As outlined by the CONSORT statement, reporting on subgroup effects in trials should only be done when the subgroup to be tested is predefined in the protocol, and the number of subgroups to be tested should be limited to the absolute minimum. The subgroups should be based on previous explorative research or on theoretical considerations, and the direction of the effects should be stated [5]. To anticipate equal distribution of the main prognostic variables over the treatment arms in the subgroups, stratification of randomisation by the subgroup factor is advisable. In a predefined trial with subgroup testing the trial should be powered such that the expected effect, if present, should be detected in the smallest subgroup.

Subgroup-treatment interaction effect

A methodologically robust method is to test for a subgroup-treatment interaction effect. Such analyses assess the statistical significance of the difference in effect between subgroups [7] by simply testing for a difference in treatment effects making use of a standard normal approximation, or by including interaction terms in a regression model. Assessing interaction carries a much smaller risk of false-positive results. This kind of analysis will only show a positive result for interaction when the subgroup-treatment interaction is very strong, or when the trial is powered to show such a result. In a trial specifically designed to detect the supposed subgroup-treatment interactions, the sample size should be inflated fourfold when the interaction effect is equal to the overall treatment effect. When the interaction effect is only half of the overall treatment effect, the inflation factor is already 16 [8].

Meta-analysis of randomised controlled trials

A solution might be found in meta-analyses. Meta-regression, one of the methods used, aims to relate the treatment effect recorded in the different trials to the characteristics of those trials in which the study is the unit of analysis. Even if appropriate statistical methods are used, relations with averages of the patients' characteristics in the trials are potentially misleading [9], due to confounding, unequal distributions, or to lack of power. Another method, meta-analysis dedicated to certain subgroups, might be possible when subgroup effects are reported, or when data on the subgroup effects can be retrieved from the authors. For a valid interpretation of these results, a stratified randomisation by subgroup factor in the individual trials is needed, or information on the distribution of prognostic variables over the treatment arms in the subgroup should be supplied.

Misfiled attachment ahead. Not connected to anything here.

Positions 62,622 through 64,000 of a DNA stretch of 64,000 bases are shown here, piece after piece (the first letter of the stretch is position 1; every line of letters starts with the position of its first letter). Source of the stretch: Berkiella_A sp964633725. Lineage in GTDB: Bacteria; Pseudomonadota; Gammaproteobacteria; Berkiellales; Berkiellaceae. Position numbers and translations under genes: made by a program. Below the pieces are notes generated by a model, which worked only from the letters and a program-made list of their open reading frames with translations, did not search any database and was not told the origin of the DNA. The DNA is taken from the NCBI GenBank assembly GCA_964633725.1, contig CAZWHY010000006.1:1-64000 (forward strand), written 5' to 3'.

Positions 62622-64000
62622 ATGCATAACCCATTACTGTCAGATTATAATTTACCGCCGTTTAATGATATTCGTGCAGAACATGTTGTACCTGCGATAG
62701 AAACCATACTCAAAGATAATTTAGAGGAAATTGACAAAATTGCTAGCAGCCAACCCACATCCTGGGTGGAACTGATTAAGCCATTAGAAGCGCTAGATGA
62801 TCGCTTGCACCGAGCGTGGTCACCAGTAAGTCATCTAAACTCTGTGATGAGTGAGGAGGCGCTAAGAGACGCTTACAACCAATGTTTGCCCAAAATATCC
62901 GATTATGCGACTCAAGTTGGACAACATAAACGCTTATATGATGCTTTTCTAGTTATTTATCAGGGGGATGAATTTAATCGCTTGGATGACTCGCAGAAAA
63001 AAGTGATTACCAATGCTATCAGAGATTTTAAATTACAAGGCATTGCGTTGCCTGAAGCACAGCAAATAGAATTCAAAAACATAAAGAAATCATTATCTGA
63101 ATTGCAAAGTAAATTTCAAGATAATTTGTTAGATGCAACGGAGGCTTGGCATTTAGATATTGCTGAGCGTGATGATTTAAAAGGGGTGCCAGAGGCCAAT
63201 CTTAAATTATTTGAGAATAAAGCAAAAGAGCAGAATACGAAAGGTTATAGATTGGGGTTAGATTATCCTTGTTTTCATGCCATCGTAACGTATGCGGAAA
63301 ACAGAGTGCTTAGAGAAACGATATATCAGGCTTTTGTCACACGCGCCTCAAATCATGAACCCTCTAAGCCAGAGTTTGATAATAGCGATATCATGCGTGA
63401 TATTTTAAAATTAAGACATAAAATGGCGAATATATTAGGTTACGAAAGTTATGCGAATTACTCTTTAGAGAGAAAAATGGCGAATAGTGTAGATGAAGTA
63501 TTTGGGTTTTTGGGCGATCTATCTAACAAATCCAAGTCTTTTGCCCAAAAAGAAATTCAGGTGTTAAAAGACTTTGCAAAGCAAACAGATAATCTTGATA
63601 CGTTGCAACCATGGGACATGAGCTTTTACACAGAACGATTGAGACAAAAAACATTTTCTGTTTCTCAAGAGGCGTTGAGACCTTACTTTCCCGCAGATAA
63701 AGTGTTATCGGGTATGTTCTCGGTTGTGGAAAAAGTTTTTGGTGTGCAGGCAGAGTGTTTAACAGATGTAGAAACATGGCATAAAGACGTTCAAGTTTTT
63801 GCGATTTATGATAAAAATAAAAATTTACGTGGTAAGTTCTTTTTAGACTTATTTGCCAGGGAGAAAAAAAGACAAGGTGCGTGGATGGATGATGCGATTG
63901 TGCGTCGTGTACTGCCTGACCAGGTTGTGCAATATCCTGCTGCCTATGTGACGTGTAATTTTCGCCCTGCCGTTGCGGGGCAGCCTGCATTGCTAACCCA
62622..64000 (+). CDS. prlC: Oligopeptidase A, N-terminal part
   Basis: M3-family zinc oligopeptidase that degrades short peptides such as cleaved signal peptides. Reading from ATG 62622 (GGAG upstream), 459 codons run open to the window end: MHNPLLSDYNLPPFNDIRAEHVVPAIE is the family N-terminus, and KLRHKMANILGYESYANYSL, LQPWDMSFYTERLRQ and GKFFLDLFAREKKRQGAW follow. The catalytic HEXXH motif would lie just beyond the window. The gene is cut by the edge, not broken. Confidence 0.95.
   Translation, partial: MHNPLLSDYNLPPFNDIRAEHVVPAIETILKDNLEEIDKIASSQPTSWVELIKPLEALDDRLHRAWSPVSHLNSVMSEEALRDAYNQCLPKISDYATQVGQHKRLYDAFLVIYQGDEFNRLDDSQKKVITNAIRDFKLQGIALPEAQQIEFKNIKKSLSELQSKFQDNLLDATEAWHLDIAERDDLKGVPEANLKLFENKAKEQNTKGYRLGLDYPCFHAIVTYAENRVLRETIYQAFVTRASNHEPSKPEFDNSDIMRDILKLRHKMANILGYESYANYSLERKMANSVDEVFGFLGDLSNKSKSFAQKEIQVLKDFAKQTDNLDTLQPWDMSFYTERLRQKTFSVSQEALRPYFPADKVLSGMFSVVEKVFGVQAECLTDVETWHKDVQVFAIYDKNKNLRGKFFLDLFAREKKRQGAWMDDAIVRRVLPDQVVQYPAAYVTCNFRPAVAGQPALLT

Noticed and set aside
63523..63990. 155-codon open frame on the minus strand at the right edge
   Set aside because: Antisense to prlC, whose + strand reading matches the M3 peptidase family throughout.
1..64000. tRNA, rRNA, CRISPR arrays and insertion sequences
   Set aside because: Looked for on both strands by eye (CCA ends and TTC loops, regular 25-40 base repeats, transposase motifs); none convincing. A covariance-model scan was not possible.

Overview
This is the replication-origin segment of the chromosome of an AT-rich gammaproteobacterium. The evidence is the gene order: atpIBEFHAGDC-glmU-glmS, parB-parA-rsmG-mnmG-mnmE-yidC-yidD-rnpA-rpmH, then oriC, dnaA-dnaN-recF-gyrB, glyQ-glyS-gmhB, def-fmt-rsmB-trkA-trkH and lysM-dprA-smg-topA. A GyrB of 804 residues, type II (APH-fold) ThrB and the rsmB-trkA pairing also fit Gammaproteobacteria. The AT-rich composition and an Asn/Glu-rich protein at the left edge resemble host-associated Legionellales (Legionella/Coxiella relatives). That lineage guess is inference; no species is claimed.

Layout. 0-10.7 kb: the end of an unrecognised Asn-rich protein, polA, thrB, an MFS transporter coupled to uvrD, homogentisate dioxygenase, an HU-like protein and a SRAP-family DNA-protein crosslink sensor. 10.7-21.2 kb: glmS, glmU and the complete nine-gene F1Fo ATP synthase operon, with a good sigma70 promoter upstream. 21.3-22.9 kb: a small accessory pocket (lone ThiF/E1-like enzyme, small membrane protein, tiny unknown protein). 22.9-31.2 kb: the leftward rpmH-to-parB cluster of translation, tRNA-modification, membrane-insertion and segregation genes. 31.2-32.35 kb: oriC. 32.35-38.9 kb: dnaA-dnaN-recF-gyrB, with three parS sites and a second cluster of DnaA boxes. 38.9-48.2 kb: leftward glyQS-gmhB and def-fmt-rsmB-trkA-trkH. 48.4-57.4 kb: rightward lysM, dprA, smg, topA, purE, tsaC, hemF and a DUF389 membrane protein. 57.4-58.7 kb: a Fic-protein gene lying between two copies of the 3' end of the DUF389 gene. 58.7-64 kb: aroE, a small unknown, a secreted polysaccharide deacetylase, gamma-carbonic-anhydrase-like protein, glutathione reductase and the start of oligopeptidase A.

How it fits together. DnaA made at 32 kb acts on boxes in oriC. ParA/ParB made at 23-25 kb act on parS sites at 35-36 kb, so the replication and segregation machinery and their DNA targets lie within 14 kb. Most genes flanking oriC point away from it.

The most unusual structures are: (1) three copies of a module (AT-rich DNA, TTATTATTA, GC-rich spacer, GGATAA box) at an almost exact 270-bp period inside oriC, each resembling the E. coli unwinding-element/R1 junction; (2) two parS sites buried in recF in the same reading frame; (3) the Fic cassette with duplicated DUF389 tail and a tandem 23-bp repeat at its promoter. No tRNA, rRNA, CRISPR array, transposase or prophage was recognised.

Meta-analysis with individual patient data

The third method, a meta-analysis for quantifying interaction effects using individual patient data (IPD), might overcome the power problem in individual trials and meta-regression analysis. A meta-analysis in which re-analysis of all IPD can be accomplished is widely considered to be the gold standard. Authors of the included trials can be requested to make available their IPD, and/or well-designed collaborative projects can be initiated. In a meta-analysis using IPD, in which the data of several trials are pooled, the interaction effects between subgroups and treatment can be reliably assessed and potential confounders can be adjusted for [10]. Essential for such an analysis is that the baseline data with respect to defining subgroups and confounders are obtained in similar ways

Osteoarthritis subpopulations

Phenotypes

The historical classification of OA in primary and secondary OA has been abandoned because OA is always secondary to something, and usually to a combination of factors [11]. Still, a way to define distinct phenotypes of OA could be based on the main risk factors and etiological factors [12]. Phenotypes can also be based on structural appearances, localization, site of manifestation, and on pain types.

Joint site

The different joint groups are generally seen as distinct phenotypes. For example, knee, hand, hip, and spine OA have different risk factors [13-15], and inheritance factors might be linked to joint-specific genes [16]. Even within these localizations there are distinct differences between, for example, localized thumb OA and nodal interphalangeal hand OA [17,18], and between patellofemoral OA only and multi-compartment knee OA [19,20]. In addition, the different joint sites can have different structural and symptomatic appearances [21]. In spinal OA, specific neurological symptoms like neurogenic claudication, numbness, tingling, or weakness can be present due to lumbar spinal stenosis [22]. Whether or not treatment effects are expected to differ between these specific joint sites might depend on the kind of treatment.

Examples

The inflammatory component [21] or type of pain [23] might differ between hip OA and knee OA. Indeed, one study reported a higher effectiveness of oral nonsteroidal anti-inflammatory drugs (NSAIDs) in knee than in hip OA based on a re-analysis of a large trial comparing NSAIDs to placebo in patients with hip or knee OA [24]. However, the authors compared the before and after effects in the NSAID group between hip and knee patients, and not the in-between effects of NSAIDs versus placebo between hip and knee patients. If the placebo effect is also stronger in knee OA patients, there may not be greater effectiveness of NSAIDs in knee OA. In two meta-analyses combining two and three studies, respectively, the difference in the effect of NSAIDs versus placebo between hip and knee OA was formally evaluated for interaction effects in a meta-analysis with IPD. The authors could not show better effectiveness of NSAIDs in knee OA patients than in hip OA patients [25,26]. However, the selected studies in these two meta-analyses included patients with increased pain following a wash-out period after NSAIDs (known as the flare design); in this way only potential responders were included and a difference in effect may no longer be expected.